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Jamie Lawrence


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Spotting the signs of musculoskeletal problems in your employees


This article was written by Dr Nick Kendall, medical advisory board member for Health & Case Management Ltd (HCML).

Failure to spot crucial signs of musculoskeletal or mental health problems in employees is jeopardising recovery and the probability of returning to work.

It is well known that the most common health problems affecting the UK workforce are musculoskeletal complaints and mental health issues. Common musculoskeletal problems are back pain, neck pain, and arm or shoulder pain, and common mental health problems are anxiety, depression and stress.

According to Office for National Statistics figures for the UK labour market in 2011, musculoskeletal problems accounted for 35 million lost days, while minor and serious mental health problems combined caused 14 million days of absence.

However, the vast majority of this type of absence can be minimised by identifying these problems at an early stage and ensuring any treatment is appropriate. Crucially, treatment can range from simple self-help programmes to more intensive physiotherapy or counselling, but only by adopting an evidence-based approach can the best care pathway be determined.

The key imperative for all employers of any size is to have the ability to identify struggling workers and help them to stay at work or facilitate as early a return as possible. This requires a simple problem-solving approach to managing the relevant obstacles to full participation at work.

How to spot the signs

In every workplace, staff will inevitably experience common health problems. Naturally, in identifying people who are struggling with symptoms at work, it is very important to distinguish between genuine concerns and informal ‘grumbles’ that everyone makes from time to time. The responsibility for making this distinction lies with line managers. They must be ready to quickly identify symptoms which could escalate if not dealt with rapidly.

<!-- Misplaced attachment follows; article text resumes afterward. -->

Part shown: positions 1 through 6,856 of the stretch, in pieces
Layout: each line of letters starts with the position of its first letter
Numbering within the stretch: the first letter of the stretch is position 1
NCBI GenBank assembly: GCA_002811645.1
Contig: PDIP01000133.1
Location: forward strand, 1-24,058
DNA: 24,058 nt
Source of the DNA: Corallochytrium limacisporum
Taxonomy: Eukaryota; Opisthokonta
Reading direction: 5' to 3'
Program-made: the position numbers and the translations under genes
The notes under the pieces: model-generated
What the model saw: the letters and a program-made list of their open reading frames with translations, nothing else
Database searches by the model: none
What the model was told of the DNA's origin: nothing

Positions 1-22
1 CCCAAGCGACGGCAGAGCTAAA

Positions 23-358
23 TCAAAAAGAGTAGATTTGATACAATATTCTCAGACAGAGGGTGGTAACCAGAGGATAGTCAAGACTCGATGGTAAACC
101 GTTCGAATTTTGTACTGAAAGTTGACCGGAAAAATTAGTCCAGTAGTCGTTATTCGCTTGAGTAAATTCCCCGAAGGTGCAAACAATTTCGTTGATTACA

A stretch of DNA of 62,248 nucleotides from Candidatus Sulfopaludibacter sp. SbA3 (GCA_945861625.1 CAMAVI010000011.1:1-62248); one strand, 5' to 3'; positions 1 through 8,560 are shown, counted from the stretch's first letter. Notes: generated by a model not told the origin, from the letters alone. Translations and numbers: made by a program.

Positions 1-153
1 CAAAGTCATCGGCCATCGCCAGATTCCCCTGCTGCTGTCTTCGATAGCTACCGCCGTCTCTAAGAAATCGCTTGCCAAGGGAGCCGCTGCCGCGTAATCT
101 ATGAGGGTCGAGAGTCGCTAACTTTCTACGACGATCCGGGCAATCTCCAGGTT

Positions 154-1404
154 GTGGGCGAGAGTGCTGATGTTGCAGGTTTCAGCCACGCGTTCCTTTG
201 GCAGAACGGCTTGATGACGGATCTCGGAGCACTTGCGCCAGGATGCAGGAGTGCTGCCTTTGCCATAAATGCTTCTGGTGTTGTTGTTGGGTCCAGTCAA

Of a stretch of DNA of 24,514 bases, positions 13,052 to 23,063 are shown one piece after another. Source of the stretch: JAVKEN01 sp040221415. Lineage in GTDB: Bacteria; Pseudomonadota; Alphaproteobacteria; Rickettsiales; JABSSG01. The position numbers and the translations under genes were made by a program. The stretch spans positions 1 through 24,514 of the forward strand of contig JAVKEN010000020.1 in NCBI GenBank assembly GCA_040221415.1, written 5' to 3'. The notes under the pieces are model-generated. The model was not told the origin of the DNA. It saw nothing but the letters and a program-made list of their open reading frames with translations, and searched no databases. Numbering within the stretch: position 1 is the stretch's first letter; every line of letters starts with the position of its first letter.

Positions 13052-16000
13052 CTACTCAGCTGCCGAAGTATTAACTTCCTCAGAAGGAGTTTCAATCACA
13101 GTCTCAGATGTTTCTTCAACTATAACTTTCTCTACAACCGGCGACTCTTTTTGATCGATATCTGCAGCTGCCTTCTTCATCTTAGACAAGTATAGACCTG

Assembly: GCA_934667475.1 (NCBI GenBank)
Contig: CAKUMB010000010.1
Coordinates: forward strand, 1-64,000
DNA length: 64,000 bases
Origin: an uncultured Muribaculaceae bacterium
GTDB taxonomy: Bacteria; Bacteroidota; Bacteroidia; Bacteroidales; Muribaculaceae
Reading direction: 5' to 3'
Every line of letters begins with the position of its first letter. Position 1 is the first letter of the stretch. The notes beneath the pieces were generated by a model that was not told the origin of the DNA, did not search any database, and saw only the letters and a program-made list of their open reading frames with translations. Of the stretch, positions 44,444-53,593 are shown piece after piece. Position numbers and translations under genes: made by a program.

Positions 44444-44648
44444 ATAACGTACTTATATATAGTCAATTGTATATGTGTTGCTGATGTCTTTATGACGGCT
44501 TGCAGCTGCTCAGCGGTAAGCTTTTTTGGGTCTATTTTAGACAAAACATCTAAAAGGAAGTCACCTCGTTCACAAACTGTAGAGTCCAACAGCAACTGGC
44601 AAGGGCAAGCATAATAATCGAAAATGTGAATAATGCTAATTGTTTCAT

The most likely way employers will recognise that someone else at work is struggling will be because their behaviour or productivity has changed. Are they moving and doing tasks in an awkward or uncomfortable way? Has their productivity dropped below the normal level? Importantly, are these changes becoming consistent?

Anyone without a medical qualification cannot and should not attempt to diagnose musculoskeletal or mental health problems. However, they can note and discuss changes in areas such as performance and productivity and listen to other colleagues’ concerns.

Mental health issues in particular can be difficult to pinpoint; people are individuals and each day is different from the last so, there is no simple formula or checklist. Employees may have mental health problems at work if they are:

  • Working more slowly than usual
  • Missing deadlines
  • Calling in sick frequently
  • Increasing absenteeism
  • Expressing irritability and anger
  • Having difficulty concentrating and making decisions
  • Appearing numb or emotionless
  • Withdrawing from work activity
  • Overworking
  • Forgetting directives, procedures and requests
  • Having difficulty with work transitions or changes in routines

These signs could also be present when a worker or colleague has a relative or friend with a mental health problem, or other serious health issue.

Facilitating return to work

Employers must implement a proactive approach to keeping staff at work, or facilitating their early return to work. Promptly identify sickness absence – whether this is reduced hours or full absenteeism – is important.

In the management of these conditions it is essential that employers avoid ‘medicalising’ common health problems and minor injuries. Usually, the instinct is to seek the help of medical experts and initiate a treatment programme. Yet the majority of problems improve without intervention and do not require extended rest, time off work or health treatment. In the early stages it is always best to remain positive and optimistic – using a goal-oriented approach to keeping the person engaged in the workplace.

When workplace adjustments or special arrangements are required these should be planned for as temporary – that is, the employee, their line manager and colleagues should be expecting recovery. Think days or a week at a time, not months. Workplace changes that are open-ended or long-term do not set the right expectations, and create a mindset which can encourage unnecessary absence.

Finally, make someone clearly responsible for a person’s staying at work or returning to work, and consider taking an independent opinion on whether treatment or rehabilitation is necessary. To assume it is can be unnecessarily costly and reinforce the notion that a person is unwell which can exacerbate the problem.

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Jamie Lawrence

Insights Director

Read more from Jamie Lawrence

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